Wednesday, March 17, 2010

Happy Saint Patricks Day !

With the last name of OShaughnessy, I of course, love all things Irish. In 1999 my husband and I went for the first time to the land of green. It was to be a "once in a lifetime" trip. Little did I know at that time, how deeply I would fall in love with the country of my ancestors. My great-great grandfather George J. O'Shaughnessy immigrated from County Mayo at the age of 12 in 1856 while the country was still recovering from the Great Famine. I cannot imagine placing my very young son on a boat , sending him thousands of miles away knowing I would never see him again. I also cannot imagine watching my children starve to death. Therefore, if faced with the option of saving their lives by sending them away forever, I suppose I would take them to Cobh Harbor and place them on a ship as well.

Due to George J's bravery, I am here today. Due to the hard work and generosity of my husband I have made it back to Ireland every year since 1999. Sometimes I travel with family and friends, sometimes I have gone alone. In a few months I will go again with the girls from work. Too much fun that group ! The first couple of years I was all about the castles and thatched cottages. Now I go for the peace and the people. The Irish are a family focused, God loving group of hard workers. They recycled buildings and equipment long before it became "popular." So in recognition of Saint Patrick, the man who brought Christs word to Ireland, here are a few pics from some of my trips to the West coast of Eire. My favorite spot in the world next to our own farm.

A perfect Irish meal would include soda bread with a slab or two of butter, new potatoes, pan seared lamb and hearty wine from South Africa.

Ireland is a poor country compared to the US. These trailers are not abandoned but instead house families with children. Often home schooled "travelers" move from county to county to utilize state resources as available. Animals are often seen tied up outside the door and trinkets are sold to tourists for extra income.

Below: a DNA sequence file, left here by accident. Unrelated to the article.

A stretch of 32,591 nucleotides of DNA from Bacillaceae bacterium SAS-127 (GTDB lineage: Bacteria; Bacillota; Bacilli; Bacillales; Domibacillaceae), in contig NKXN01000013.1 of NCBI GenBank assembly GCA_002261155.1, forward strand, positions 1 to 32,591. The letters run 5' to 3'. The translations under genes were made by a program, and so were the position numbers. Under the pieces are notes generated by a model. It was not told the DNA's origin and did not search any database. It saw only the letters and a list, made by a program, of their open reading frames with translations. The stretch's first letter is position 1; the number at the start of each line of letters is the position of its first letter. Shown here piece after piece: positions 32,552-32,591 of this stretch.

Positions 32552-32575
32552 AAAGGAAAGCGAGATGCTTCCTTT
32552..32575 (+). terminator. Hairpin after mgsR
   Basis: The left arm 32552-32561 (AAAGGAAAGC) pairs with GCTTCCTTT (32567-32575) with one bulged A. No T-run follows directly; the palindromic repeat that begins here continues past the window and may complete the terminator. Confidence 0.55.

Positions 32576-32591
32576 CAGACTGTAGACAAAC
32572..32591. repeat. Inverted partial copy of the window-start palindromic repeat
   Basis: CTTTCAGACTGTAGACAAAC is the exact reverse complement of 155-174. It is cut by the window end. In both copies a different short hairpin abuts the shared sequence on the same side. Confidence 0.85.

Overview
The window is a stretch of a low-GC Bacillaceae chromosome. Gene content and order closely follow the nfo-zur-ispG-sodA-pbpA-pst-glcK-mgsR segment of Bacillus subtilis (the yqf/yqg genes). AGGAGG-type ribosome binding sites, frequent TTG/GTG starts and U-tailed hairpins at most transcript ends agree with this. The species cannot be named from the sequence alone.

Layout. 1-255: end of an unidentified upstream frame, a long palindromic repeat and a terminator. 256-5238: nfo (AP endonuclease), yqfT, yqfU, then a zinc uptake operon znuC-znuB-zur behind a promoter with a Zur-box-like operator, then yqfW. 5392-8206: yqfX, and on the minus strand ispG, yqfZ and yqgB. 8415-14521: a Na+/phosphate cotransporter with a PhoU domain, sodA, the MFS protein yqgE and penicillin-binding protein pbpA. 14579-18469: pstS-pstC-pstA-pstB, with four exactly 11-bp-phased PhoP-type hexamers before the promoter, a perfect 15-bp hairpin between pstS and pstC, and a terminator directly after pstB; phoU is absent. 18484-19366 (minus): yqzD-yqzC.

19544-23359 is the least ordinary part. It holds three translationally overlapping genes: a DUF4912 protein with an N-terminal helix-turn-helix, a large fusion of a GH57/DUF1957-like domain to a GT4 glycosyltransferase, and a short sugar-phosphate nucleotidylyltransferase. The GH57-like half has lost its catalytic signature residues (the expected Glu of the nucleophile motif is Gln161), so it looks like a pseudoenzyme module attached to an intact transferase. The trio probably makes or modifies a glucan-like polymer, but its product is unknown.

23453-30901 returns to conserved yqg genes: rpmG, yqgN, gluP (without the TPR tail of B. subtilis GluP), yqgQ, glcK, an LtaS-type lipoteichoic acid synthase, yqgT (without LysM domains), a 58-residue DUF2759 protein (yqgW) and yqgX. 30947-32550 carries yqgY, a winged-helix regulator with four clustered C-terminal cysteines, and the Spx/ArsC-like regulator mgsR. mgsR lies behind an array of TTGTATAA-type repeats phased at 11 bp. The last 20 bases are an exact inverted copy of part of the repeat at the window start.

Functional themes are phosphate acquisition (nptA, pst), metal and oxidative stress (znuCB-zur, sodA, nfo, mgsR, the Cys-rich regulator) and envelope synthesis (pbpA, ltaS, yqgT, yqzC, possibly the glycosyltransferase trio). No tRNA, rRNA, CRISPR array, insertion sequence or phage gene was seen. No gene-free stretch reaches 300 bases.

Roads are a riot in Eire. No real shoulder, lots of brush and behind the brush usually old stone walls. Even so, the Irish drive FAST. Now I know where I got that bad little habit. All genetics.I wonder if they rode their horses really fat  in the 1800's ?

This is a working tractor on a working farm near Oughterard, County Galway. The owner told me it was built in "the sixties, give or take a decade, unless it was the fifties"

 Children. Lots of children in Ireland. This group was crossing a busy street in Galway. All going shopping together.Brave women those Irish.

Tis herself at the Blarney Castle "theme park." No rides there but cool shops as they were in the 1950's which truthfully did not look all that different from the modern shops you see in most Irish villages. I always travel in the off season between Oct and April which is also the rainy season but far less of those pesky tourists to deal with !
 Tis herself again (on the left) strolling the streets of Galway after a successful year on the Atkins diet. I'm not sure but I think the boots make my legs look a wee bit heavy. Music is the mainstay of Ireland. You will hear it in the streets, the churches, coming through open doors of private home and of course, in the pubs. Today, I am most certainly missing the pubs.


  1. Thank you for taking us on such an appropriate trip for St. Patricks Day. How I long for some green right now as the countryside is still stark and dreary.

  2. Hang in there Holly. Illinois is greening up very nicely. Your day will come soon

  3. My wife, the lovely Jo-Ann, has discovered genealogy with a passion. Lo and behold she has Irish ancestors by the bucket load. I sense an upcoming trip in the making.